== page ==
SAN DIEGO — A trendy Little Italy restaurant is making a permanent move to fast-casual as Coronavirus restrictions persist and the minimum wage rises to $14 on New Years Day.
Cloak & Petal, a Japanese sushi and tapas restaurant on India Street, will not shift back to full service even when the restrictions lift. Restaurant managing partner Cesar Vallin said in an interview that Cloak & Petal has experimented with the system four times amid the pandemic, and found that the order amounts are similar, tips increased, and labor costs dropped.
Vallin said going order-at-the-counter - with one server and one manager on the floor - allowed the restaurant to eliminate two to three staff per shift.
"I would think that most businesses are going to have to make a decision and do something because there's a lot of ground to make up, there's a lot of loss that's happened, and it's not over," Vallin said.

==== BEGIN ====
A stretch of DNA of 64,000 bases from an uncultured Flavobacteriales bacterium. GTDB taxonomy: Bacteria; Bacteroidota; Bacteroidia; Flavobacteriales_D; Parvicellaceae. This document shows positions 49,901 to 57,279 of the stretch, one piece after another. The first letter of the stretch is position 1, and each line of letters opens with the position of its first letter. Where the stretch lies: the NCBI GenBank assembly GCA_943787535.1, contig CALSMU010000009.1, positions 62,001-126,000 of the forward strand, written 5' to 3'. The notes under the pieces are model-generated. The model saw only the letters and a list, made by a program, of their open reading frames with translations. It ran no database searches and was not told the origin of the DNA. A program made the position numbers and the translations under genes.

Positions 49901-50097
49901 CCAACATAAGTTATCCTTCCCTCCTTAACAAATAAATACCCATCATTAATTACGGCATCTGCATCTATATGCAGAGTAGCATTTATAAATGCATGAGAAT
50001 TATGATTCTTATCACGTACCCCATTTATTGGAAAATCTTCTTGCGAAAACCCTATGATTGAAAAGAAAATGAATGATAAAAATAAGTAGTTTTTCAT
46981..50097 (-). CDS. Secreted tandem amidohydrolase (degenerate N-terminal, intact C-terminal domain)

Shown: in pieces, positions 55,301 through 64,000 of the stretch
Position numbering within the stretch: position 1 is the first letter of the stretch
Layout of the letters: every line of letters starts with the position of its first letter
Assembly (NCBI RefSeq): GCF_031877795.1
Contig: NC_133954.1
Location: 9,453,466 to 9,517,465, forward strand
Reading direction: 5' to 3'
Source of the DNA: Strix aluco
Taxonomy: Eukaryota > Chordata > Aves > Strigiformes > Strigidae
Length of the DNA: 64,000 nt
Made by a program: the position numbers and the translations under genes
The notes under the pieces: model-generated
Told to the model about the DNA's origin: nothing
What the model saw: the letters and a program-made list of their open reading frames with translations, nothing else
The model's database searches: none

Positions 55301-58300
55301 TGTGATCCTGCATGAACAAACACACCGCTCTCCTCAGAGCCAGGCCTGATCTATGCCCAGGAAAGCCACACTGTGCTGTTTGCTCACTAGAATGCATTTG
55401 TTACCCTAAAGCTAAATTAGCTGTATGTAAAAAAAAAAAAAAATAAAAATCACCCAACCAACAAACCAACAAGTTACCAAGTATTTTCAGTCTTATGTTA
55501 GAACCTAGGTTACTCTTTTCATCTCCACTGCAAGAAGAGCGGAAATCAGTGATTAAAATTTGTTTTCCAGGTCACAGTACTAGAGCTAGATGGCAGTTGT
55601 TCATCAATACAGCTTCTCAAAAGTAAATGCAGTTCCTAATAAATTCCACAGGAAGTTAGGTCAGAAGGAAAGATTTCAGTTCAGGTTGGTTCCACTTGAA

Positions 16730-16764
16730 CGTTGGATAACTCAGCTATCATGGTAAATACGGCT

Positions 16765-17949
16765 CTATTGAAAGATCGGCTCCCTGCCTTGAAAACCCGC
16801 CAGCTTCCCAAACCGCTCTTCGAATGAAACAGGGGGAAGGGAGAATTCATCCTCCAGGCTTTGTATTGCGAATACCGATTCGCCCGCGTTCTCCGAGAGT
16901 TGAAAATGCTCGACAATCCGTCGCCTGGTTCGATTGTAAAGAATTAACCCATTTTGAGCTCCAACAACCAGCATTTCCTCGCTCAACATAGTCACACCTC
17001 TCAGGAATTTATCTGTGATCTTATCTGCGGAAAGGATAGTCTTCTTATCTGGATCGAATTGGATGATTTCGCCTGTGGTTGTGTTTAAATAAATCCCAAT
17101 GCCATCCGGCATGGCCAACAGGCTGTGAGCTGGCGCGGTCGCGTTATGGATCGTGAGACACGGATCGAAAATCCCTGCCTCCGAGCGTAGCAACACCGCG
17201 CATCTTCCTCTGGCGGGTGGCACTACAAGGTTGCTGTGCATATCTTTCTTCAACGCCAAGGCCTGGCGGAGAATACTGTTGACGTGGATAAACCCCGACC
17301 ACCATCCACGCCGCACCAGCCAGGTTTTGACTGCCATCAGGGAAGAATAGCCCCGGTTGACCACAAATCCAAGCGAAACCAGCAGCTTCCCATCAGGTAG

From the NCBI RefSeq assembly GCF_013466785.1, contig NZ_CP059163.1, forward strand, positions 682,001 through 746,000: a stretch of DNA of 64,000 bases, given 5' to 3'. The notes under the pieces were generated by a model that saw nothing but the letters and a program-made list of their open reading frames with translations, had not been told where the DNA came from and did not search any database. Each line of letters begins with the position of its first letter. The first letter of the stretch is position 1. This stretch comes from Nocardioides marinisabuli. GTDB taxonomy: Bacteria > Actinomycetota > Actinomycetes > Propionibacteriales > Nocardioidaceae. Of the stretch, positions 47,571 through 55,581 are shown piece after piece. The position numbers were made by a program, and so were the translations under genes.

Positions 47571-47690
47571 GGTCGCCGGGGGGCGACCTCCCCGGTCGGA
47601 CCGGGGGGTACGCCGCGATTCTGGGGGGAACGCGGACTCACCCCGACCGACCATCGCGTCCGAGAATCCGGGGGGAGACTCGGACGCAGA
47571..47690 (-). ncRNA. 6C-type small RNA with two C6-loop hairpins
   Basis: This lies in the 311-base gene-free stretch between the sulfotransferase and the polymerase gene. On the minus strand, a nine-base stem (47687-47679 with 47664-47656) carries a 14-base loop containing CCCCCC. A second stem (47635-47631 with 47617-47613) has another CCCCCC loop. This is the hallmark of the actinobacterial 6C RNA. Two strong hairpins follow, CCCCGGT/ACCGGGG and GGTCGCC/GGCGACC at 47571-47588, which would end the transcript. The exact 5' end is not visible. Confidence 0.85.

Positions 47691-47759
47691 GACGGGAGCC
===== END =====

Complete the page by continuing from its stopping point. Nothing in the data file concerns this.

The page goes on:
On Jan. 1, minimum increased from $13 to $14 for employers of all size in the City of San Diego (statewide, it goes to $14 for employers with more than 25 workers, and $13 for others). On Jan. 1, 2022, the minimum wage statewide will hit $15 per hour for larger employers before further increases are tied to inflation.
Vallin said he supports the minimum wage increases, but to a point - they have to be balanced with a restaurant's ability to survive.
Alan Gin, an economist at the University of San Diego, who has supported minimum wage increases, said there are instances in which jobs would be cut, but overall boosting the minimum helps people pay their expenses, and benefits the economy.
"It puts more spending power, then, into the hands of people, and people at that end who are making the minimum wage will virtually spend all of their money," Gin said.
Gin noted the impact would be more muted this year with unemployment elevated amid the pandemic. He said this year's increase is best paired with other aid packages to businesses, such as the federal Paycheck Protection Program loans, which are forgivable.
In November, San Diego County's unemployment rate was 6.6 percent, with payrolls down 97,700 jobs over the year. Those numbers predate the latest shutdown order.